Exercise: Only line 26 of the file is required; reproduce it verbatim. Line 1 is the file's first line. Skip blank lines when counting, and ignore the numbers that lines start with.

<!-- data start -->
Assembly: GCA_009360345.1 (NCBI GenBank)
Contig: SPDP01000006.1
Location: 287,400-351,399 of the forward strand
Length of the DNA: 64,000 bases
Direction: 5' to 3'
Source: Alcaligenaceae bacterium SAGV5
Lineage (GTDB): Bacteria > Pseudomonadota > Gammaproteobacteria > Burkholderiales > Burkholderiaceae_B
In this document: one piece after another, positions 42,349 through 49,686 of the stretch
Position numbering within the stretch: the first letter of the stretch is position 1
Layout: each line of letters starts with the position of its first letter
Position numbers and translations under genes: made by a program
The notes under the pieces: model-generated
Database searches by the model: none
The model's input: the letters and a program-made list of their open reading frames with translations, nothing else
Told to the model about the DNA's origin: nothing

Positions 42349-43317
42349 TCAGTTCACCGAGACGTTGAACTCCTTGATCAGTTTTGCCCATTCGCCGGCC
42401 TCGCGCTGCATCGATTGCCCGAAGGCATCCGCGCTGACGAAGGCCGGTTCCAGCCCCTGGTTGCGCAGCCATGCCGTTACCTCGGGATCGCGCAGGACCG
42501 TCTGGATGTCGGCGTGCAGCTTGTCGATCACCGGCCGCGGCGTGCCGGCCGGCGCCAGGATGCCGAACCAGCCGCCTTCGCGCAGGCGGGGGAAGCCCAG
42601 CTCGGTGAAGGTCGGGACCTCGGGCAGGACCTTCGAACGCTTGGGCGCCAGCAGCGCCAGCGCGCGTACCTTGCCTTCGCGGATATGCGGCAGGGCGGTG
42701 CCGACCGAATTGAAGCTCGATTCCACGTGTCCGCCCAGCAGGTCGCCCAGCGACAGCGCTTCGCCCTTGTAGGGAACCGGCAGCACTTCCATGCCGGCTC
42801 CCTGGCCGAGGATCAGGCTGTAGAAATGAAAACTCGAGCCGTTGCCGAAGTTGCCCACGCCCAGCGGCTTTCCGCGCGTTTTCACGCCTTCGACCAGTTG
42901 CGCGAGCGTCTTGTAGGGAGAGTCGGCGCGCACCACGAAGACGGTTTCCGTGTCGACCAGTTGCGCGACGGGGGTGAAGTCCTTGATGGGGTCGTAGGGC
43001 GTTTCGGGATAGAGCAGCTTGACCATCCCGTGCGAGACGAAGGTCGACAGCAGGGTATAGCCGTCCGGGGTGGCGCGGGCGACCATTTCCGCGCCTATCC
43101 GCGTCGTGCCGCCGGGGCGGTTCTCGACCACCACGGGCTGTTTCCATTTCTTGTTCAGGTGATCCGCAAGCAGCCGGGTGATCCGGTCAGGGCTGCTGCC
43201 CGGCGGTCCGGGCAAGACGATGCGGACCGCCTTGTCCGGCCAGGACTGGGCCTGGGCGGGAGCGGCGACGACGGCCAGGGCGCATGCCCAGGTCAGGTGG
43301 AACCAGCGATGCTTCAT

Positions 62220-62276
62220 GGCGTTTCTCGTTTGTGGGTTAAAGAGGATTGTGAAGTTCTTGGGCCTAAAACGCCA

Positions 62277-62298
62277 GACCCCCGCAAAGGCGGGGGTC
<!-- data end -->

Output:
43201 CGGCGGTCCGGGCAAGACGATGCGGACCGCCTTGTCCGGCCAGGACTGGGCCTGGGCGGGAGCGGCGACGACGGCCAGGGCGCATGCCCAGGTCAGGTGG